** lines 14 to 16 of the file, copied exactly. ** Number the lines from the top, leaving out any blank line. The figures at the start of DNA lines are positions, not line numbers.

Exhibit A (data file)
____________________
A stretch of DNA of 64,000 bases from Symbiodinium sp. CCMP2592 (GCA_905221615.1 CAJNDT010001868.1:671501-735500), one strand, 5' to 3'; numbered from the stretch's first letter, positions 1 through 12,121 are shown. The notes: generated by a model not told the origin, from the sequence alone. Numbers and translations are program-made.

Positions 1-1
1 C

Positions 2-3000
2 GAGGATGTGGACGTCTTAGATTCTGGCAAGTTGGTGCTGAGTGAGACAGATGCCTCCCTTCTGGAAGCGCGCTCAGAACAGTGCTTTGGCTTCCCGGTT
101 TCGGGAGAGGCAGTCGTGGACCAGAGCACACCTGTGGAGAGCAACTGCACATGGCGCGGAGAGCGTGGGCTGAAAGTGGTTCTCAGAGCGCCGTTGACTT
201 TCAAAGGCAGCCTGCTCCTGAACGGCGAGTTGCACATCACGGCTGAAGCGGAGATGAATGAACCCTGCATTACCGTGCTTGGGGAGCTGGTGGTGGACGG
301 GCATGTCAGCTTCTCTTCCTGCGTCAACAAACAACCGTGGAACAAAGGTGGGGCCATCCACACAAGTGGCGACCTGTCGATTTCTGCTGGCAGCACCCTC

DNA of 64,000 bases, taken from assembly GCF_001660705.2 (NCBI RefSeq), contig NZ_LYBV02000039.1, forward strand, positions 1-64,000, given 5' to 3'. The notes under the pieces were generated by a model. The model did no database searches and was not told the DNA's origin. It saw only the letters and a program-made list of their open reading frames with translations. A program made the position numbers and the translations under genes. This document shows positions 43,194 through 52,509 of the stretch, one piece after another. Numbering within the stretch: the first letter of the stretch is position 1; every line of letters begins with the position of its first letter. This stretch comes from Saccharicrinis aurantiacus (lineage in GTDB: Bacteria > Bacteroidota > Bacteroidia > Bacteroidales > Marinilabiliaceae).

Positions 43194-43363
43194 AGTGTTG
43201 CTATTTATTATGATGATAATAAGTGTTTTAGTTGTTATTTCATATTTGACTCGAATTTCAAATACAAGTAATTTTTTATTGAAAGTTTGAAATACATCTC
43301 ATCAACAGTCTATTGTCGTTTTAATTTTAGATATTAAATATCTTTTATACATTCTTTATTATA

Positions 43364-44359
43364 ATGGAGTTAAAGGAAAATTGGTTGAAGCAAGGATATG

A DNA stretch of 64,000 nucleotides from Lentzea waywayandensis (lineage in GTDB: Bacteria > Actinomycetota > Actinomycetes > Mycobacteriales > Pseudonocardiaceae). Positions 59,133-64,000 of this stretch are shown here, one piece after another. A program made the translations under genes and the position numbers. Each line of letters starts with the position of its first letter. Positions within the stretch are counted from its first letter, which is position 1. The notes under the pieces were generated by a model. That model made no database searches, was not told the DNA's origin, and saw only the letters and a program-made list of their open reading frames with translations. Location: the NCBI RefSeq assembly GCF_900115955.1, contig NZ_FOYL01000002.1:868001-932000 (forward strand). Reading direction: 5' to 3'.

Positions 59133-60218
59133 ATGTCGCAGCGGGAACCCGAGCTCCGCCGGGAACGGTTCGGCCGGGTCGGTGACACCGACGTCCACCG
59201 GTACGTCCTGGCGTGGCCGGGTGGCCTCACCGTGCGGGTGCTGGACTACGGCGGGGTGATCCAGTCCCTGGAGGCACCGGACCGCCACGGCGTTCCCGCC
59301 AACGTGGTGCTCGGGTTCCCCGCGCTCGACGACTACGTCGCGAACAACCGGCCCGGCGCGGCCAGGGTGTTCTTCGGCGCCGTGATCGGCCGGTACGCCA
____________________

Positions 43364-44359
43364 ATGGAGTTAAAGGAAAATTGGTTGAAGCAAGGATATG

A DNA stretch of 64,000 nucleotides from Lentzea waywayandensis (lineage in GTDB: Bacteria > Actinomycetota > Actinomycetes > Mycobacteriales > Pseudonocardiaceae). Positions 59,133-64,000 of this stretch are shown here, one piece after another. A program made the translations under genes and the position numbers. Each line of letters starts with the position of its first letter. Positions within the stretch are counted from its first letter, which is position 1. The notes under the pieces were generated by a model. That model made no database searches, was not told the DNA's origin, and saw only the letters and a program-made list of their open reading frames with translations. Location: the NCBI RefSeq assembly GCF_900115955.1, contig NZ_FOYL01000002.1:868001-932000 (forward strand). Reading direction: 5' to 3'.